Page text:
Staffing policies for faith-based institutions is the central concern about the draft Religious Discrimination Bill according to a new paper from Freedom for Faith (FFF), a Christian legal think tank advocating for religious freedom.
While the draft bill aims at securing the right of faith-based organisations to preserve their identity and ethos, FFF believes there are practical problems in the way the Bill is drafted. In their submission to Attorney-General Christian Porter, FFF suggests the Bill makes it possible for organisations who want all staff to be adherents to a faith to be protected. But schools and charities that wish to simply have a preference for staff of faith will not be able to. This is because it would be easier for a faith-based organisations wanting all staff to be adherents to link that to “doctrine, tenets beliefs or teachings.” Simply wanting some staff to be Christian or Jewish (for example) is harder to link to a doctrine. Some Christian organisations believe that a “critical mass” of Christian staff, rather than only Christian staff, is essential to their ethos.
In order to maintain the religious and cultural ethos of an organisation, it is necessary that the faith-based service provider has a right to prefer staff who practise the faith with which the organisation is associated and by which it is motivated. – Freedom For Faith submission
FFF compares faith-based bodies to groups like political parties that have a right to fit their staff to their purpose. “This is not a right to discriminate. It is a right to select. And it is just plain common sense. A Church’s child care centre is not like the Commonwealth Bank or a shop selling bedroom furniture.”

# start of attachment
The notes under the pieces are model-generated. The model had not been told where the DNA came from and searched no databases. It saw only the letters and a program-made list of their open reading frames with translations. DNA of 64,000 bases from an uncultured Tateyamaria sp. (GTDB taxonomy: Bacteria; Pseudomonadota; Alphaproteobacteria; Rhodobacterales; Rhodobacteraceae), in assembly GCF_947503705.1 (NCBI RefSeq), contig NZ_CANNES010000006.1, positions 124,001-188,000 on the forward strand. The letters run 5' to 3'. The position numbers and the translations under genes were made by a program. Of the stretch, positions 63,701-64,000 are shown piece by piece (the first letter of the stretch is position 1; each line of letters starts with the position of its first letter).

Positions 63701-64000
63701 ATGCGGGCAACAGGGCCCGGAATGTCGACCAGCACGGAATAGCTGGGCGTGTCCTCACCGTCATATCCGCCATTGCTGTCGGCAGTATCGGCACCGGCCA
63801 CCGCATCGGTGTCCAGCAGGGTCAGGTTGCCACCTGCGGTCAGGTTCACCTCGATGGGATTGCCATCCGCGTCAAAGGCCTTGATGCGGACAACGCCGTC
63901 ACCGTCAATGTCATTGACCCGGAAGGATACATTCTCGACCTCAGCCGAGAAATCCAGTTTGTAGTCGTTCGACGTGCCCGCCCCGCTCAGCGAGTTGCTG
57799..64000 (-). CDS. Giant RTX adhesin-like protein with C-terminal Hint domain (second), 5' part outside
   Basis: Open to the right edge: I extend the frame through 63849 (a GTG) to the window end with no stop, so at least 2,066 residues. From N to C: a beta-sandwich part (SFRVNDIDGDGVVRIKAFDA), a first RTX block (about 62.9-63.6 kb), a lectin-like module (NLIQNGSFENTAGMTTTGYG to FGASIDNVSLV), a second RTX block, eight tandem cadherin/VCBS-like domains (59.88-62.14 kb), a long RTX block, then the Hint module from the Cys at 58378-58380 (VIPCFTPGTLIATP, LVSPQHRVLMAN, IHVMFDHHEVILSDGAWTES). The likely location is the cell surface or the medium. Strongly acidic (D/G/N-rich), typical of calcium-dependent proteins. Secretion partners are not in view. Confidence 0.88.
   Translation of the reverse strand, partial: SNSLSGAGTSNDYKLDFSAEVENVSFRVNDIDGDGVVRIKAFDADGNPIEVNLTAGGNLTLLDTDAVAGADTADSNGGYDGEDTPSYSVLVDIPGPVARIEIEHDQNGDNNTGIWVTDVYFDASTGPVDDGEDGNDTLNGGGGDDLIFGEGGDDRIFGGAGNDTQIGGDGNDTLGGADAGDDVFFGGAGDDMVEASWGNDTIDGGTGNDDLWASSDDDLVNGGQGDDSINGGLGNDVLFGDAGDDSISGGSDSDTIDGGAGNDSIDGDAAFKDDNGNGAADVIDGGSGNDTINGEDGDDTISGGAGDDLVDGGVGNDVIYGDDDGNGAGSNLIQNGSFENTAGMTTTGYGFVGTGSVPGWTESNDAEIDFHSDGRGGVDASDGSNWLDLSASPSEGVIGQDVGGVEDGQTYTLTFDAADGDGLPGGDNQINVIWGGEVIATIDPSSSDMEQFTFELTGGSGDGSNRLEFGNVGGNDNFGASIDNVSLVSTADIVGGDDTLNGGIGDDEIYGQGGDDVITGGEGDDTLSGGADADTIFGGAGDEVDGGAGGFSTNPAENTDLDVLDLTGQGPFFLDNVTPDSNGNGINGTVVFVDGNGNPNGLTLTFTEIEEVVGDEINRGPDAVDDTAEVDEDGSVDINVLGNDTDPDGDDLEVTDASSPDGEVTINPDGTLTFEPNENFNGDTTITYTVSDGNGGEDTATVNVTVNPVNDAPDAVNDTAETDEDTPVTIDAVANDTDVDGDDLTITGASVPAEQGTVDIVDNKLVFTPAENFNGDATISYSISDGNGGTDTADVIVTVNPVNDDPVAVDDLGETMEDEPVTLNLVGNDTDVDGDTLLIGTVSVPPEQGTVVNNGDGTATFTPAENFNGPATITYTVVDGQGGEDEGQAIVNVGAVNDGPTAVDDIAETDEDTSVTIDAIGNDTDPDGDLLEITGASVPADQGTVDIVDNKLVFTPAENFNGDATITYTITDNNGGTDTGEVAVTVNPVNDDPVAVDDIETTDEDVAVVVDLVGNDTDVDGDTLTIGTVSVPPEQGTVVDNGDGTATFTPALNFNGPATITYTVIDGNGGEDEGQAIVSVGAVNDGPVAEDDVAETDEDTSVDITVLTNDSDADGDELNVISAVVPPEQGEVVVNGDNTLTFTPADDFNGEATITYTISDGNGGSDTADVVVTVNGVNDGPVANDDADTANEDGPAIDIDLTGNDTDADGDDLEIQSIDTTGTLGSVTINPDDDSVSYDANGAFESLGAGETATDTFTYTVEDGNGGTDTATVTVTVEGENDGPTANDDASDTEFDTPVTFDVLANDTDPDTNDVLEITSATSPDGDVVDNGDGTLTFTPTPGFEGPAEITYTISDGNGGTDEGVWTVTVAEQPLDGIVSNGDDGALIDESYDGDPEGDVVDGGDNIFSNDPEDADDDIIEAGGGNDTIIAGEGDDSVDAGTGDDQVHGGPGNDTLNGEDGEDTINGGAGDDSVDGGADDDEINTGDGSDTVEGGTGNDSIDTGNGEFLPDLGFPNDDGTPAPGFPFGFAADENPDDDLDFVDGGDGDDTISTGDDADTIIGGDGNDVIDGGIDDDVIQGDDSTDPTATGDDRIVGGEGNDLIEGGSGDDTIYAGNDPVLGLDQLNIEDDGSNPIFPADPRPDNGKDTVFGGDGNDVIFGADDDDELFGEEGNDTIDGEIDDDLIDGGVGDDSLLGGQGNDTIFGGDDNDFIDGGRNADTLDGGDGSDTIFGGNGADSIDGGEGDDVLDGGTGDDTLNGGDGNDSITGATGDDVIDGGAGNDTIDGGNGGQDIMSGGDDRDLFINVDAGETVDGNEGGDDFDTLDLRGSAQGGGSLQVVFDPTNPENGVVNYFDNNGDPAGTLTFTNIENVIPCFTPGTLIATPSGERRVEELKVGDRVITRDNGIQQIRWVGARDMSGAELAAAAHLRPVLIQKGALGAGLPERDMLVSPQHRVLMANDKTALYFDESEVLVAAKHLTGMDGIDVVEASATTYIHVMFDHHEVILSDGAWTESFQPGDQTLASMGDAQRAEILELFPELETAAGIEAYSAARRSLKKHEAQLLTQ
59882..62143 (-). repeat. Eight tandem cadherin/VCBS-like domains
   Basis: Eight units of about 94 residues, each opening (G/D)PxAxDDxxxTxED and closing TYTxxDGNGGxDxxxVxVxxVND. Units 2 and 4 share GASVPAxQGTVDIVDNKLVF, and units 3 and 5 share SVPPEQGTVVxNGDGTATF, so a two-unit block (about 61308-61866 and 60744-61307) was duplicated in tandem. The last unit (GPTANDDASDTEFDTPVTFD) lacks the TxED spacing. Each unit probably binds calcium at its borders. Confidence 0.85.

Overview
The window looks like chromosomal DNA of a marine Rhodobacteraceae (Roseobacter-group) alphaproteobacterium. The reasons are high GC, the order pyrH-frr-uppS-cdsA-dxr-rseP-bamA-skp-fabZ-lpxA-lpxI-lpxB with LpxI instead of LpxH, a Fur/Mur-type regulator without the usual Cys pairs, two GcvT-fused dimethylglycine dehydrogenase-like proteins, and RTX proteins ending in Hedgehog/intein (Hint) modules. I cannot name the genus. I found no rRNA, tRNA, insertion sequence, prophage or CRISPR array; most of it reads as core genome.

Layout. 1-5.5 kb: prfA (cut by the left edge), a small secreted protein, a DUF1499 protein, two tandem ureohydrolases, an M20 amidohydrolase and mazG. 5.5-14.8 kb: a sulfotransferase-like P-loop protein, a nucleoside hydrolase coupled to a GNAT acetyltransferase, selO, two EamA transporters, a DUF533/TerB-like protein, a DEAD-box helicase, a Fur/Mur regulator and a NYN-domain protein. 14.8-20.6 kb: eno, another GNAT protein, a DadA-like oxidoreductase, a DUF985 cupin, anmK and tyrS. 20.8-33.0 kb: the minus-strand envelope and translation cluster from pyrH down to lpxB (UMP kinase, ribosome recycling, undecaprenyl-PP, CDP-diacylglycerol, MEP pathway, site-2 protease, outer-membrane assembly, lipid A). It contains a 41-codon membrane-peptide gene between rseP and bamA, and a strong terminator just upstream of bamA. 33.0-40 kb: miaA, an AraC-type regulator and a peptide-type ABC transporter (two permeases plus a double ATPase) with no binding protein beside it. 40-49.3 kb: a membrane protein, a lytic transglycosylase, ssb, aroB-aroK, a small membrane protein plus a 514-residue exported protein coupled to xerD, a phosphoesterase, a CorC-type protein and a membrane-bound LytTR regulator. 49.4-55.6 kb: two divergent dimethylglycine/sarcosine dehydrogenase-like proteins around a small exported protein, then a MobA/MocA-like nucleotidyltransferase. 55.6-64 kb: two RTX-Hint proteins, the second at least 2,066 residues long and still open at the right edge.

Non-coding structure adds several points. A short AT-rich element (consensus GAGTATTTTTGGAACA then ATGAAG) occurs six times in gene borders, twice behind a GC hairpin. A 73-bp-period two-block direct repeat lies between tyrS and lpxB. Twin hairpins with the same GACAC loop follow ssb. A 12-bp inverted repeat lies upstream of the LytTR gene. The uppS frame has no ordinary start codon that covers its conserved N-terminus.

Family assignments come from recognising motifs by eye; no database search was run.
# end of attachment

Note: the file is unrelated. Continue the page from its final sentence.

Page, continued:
The definition of “religious body” excludes hospitals, aged care, publishing houses and youth campsites. Because any body that “engages solely or primarily in commercial activities” is excluded, this would mean that a Christian or Islamic bookshop could not select believers.
“The great majority of faith-based aged care homes, child care centres and hospitals serve all who come to them for services that they provide,” FFF argues. “But in order to maintain the religious and cultural ethos of an organisation, it is necessary that the faith-based service provider has a right to prefer staff who practise the faith with which the organisation is associated and by which it is motivated.”
To avoid conflicts between federal and state laws, FFF suggests a positive statement in the Religious Discrimination Act that a faith-based body (widely defined to include schools and charities) should be able to “appoint or prefer to appoint staff who practise the religion with which the organisation is associated.”
School enrolment policy should not have to be based on a “religious doctrine” – but be able to be based on a “religious purpose”. So a Catholic school should be able to preference Catholic students without having to demonstrate that its policy is based on a doctrine – which could be hard to do.
In the draft Bill “religious activity” – which the bill is designed to protect – is restricted to “lawful” religious activity. “It is not beyond imagination that a State or Territory could pass a law that makes unlawful a religious activity which is widely accepted elsewhere in the country as an unremarkable expression of faith,” FFF says.
The consultation period for the Religious Discrimination Bill ends on Wednesday at 5pm.